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Learning Outcomes

Approved by Law Faculty 10/08/19

The following Learning Outcomes outline what the faculty believes to be central to a comprehensive legal education for each student.  The list is not exclusive.  The Outcomes support the law school’s mission statement of “[p]reparing a diverse community of students to be thoughtful counselors, skilled advocates, compassionate leaders in the Jesuit tradition of academic rigor, pursuit of justice, and service to others.”

Every course in the law school curriculum will be designed to meet some of the Learning Outcomes.  Students will be apprised of each of the Learning Outcomes to be captured by each course, and students will be assessed to ensure success in the Learning Outcomes.  


Graduates will be able to:
A.    understand and distinguish between civil and common law systems, 
B.    demonstrate knowledge of substantive and procedural rules of law; the processes through which law is created, applied, and changed; the policies underlying laws; and the methods used to resolve legal disputes.

Graduates will be able to:
A.    identify legal issues, 
B.    apply the rules of law and policy to facts, 
C.    construct arguments and analyze counter-arguments,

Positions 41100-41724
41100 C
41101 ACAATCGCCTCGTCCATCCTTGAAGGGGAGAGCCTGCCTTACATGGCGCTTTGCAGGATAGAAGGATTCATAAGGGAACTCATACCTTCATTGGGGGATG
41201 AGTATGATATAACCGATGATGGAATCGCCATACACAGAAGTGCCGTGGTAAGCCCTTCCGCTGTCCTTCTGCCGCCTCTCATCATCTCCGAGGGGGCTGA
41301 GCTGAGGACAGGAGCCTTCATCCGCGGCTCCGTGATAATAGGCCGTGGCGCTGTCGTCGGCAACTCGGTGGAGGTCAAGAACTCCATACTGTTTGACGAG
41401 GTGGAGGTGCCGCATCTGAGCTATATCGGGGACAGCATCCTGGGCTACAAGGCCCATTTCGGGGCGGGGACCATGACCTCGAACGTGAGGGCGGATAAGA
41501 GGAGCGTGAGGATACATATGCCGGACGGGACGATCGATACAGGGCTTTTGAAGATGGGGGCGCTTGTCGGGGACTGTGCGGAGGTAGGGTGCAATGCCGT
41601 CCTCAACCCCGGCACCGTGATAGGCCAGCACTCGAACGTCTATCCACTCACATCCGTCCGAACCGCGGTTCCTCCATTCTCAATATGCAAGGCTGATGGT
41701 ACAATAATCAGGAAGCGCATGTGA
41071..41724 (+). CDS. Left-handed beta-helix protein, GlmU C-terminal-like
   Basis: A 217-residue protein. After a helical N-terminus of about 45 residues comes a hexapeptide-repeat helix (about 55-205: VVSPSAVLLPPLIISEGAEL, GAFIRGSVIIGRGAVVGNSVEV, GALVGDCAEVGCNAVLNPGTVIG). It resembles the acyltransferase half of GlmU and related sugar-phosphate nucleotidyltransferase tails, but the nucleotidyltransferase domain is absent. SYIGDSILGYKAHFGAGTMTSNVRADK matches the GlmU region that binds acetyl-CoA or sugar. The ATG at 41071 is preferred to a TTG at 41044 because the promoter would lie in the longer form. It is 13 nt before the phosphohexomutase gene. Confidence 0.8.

D.    adapt arguments as facts change and are discovered,
E.    exercise practical judgment, 
F.    use facts, law, and policy to persuade. 

Graduates will be able to:
A.    Investigate facts, 
B.    prepare a narrative based on facts, 
C.    perform legal research.

Graduates will be able to:
A.    articulate legal issues, 
B.    write objective and persuasive analysis, 
C.    draft legal documents, 
D.    listen actively,
E.    communicate orally and in writing with various stakeholders.

Graduates will be able to:
A.    construct solutions in light of a client’s objectives,
B.    assess risks and consequences.

Graduates will be able to:
A.    Exercise proper professional and ethical responsibilities to clients and the legal system, 
B.    Organize and manage individual work and deadlines, 
C.    Understand the importance of cross-cultural competence,
D.    Collaborate with others.

Graduates will be able to:
A.    recognize issues facing the vulnerable populations in society and the tools available to lawyers to affect change,
B.    be alert to the Jesuit mission of service to those communities.